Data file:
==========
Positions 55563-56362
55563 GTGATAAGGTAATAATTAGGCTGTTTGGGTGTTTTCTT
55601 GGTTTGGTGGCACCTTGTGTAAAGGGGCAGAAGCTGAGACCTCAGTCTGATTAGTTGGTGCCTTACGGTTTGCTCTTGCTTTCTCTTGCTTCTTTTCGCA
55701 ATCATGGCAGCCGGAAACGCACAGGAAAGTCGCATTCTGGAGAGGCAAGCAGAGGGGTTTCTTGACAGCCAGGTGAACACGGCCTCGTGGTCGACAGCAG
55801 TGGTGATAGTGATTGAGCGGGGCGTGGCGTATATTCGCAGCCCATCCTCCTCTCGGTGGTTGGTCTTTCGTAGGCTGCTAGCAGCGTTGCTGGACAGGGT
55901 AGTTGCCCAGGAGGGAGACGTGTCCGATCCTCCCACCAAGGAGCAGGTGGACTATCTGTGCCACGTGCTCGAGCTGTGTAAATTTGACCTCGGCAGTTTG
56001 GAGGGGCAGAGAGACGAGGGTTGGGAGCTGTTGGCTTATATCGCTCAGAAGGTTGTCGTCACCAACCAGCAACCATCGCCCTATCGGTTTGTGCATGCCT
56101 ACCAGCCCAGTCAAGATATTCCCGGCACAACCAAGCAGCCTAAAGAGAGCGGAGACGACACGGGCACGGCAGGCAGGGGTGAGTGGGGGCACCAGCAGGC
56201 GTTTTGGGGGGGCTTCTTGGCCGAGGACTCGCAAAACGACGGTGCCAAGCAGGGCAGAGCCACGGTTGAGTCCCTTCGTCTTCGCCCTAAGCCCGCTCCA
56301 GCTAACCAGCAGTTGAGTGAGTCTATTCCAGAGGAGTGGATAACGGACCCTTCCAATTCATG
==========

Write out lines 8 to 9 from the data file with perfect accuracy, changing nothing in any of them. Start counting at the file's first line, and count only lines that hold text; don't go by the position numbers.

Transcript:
56101 ACCAGCCCAGTCAAGATATTCCCGGCACAACCAAGCAGCCTAAAGAGAGCGGAGACGACACGGGCACGGCAGGCAGGGGTGAGTGGGGGCACCAGCAGGC
56201 GTTTTGGGGGGGCTTCTTGGCCGAGGACTCGCAAAACGACGGTGCCAAGCAGGGCAGAGCCACGGTTGAGTCCCTTCGTCTTCGCCCTAAGCCCGCTCCA